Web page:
Math 14 Mathematical Modeling

Prof. Tanya Leise

Meets: MW 10am in JOCH202 and T 1pm / F 10am in Mudd014

Office hours: MW 2-4pm and Tues 10am-noon
Other times by appointment or simply try stopping by my office.
I am often available on Thursday but do have occasional meetings during that time.

Text: Agent-Based and Individual-Based Modeling by Railsback and Grimm (available at Amherst Books)

Materials: NetLogo modeling software (free download, works on all computers)

There are no requisites for this course--everyone is welcome!

Mathematical modeling plays an important role in our society. In this course, we will explore models involving different aspects of the environment, such as spread of forest fires, diffusion of pollution, the balance between predator and prey in an ecosystem, and the rules by which fish school and birds flock. The course will revolve around individual and group modeling projects, using NetLogo, software that is easy to learn to use and is a great modeling tool. We'll start with Conway's "Game of Life" to learn how to use the software and discover the amazingly complex dynamics that can arise from a few simple rules. Then we'll see through a simple model of how forest fires spread, the role of a critical threshold of fuel density, beyond which a fire spreads explosively instead of being controllable. Through a model of fish schooling, we will discover how order can emerge from individuals behaving according to basic rules, with no leader or other form of group control.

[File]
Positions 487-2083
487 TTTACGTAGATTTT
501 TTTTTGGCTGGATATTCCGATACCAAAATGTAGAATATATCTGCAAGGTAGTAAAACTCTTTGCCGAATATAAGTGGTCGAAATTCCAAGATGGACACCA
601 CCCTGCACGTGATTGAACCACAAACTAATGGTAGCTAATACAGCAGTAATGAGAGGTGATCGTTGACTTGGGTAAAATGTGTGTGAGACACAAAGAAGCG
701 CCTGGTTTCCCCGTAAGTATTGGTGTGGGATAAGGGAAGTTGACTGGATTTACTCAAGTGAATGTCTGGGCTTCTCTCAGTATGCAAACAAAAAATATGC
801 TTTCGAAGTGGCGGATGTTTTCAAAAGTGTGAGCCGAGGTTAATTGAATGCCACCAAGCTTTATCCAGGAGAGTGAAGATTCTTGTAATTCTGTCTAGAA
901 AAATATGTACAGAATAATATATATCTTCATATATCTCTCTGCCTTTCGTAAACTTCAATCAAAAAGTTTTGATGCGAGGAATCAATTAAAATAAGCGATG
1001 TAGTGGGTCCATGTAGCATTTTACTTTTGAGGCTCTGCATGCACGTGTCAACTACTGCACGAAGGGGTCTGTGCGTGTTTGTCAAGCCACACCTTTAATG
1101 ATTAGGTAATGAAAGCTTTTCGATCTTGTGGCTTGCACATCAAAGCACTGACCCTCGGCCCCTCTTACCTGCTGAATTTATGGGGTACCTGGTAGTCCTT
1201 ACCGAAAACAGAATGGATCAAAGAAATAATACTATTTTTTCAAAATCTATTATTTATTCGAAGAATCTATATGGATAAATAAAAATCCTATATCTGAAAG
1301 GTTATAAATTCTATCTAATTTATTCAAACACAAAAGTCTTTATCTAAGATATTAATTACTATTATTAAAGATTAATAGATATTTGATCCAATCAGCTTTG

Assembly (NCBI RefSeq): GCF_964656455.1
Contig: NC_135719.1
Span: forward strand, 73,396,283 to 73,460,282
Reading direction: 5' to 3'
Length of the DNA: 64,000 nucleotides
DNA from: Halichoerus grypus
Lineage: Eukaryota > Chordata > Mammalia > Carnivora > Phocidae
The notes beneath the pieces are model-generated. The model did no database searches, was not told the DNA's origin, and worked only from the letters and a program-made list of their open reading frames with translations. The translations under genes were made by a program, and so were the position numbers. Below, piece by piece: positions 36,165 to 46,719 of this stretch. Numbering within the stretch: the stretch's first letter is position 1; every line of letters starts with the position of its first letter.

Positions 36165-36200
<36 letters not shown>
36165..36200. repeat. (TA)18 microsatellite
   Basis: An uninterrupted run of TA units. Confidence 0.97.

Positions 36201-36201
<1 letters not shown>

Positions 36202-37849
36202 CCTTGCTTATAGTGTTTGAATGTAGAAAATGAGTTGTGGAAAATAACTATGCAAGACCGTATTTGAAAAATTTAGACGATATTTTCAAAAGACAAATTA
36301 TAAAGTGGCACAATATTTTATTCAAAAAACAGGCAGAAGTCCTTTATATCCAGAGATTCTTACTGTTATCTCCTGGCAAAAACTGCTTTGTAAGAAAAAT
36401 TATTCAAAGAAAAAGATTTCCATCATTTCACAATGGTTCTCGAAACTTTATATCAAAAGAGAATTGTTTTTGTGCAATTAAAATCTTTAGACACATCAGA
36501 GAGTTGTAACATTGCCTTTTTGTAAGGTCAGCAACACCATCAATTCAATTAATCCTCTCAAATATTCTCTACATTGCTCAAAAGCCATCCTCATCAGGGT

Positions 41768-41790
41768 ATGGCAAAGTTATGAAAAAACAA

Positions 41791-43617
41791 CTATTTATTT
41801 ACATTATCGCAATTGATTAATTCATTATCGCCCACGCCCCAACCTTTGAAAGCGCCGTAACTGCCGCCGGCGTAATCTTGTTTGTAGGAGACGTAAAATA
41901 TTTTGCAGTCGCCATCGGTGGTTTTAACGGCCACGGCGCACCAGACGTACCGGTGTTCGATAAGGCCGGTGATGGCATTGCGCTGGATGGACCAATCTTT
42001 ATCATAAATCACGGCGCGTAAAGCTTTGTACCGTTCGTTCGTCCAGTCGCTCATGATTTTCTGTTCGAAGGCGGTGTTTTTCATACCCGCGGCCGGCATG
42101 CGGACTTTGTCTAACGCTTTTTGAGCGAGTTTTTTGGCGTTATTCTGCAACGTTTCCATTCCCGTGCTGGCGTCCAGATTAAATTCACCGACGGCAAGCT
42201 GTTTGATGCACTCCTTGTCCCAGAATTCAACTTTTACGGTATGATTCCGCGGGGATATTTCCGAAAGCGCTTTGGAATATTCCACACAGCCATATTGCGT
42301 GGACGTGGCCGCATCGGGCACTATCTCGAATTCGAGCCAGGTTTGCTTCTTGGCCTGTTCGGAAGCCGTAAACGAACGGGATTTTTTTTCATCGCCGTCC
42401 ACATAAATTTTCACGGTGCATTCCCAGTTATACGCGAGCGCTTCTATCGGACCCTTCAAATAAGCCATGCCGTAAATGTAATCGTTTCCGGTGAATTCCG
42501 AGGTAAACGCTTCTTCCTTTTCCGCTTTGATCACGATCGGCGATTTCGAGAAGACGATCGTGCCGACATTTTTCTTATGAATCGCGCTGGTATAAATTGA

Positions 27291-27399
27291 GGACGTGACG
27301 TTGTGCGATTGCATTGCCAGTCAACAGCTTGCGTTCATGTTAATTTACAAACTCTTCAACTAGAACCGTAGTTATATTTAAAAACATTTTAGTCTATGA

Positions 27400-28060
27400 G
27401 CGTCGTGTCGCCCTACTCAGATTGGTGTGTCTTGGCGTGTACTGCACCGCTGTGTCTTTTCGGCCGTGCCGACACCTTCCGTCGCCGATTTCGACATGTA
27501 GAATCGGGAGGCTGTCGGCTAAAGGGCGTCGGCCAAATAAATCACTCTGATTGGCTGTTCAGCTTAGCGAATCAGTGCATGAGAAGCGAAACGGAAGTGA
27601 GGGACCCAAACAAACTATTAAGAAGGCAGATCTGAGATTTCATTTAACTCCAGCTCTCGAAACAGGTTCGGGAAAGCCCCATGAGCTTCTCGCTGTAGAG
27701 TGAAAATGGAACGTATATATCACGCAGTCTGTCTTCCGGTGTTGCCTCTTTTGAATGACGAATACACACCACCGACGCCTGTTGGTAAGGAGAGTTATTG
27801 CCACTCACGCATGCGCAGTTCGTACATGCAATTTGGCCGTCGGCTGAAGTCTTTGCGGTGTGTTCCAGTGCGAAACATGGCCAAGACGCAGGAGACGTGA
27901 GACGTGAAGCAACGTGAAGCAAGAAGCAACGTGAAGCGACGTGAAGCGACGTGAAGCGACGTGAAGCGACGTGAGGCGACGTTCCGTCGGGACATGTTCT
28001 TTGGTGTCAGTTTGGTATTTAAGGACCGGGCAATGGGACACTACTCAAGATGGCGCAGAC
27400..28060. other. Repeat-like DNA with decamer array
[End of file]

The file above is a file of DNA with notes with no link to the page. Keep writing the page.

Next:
In general, we will learn basic principles of how to develop and analyze models, and have a lot of fun exploring the models along the way. Class meetings will involves lots of creative activity: brainstorming ideas for important features of models, development and exploration of new models, and discussion of what the models can tell us. Lectures will be minimal. There will be no exams; the grade will be based on project reports and presentations.

Schooling Fish Model


Attendance: You are to be in class and to be there on time. Cooperative learning is more effective and more fun than struggling through material on your own. We will spend a lot of class time actively discussing or working on modeling problems, so it's important that everyone be in class and participating.



Grading:  Your course grade will be based on four project reports and presentations. There will be no exams.



Intellectual Responsibility: Please follow the guidelines of the honor code. Getting help from me and discussing ideas with other students is perfectly fine for individual projects, but you must do the actual work of implementing the model and writing the report. If you use some code from an existing model or ideas found in a paper or on the web or in a book, always cite the source. For group projects, be sure to do your fair share of work. If you are unsure what agrees or does not agree with the precepts of intellectual responsibility in this course, feel free to talk to me about it. In particular, I would caution you against emailing to other students any code or things you have written, as that unfortunately often leads to plagiarism.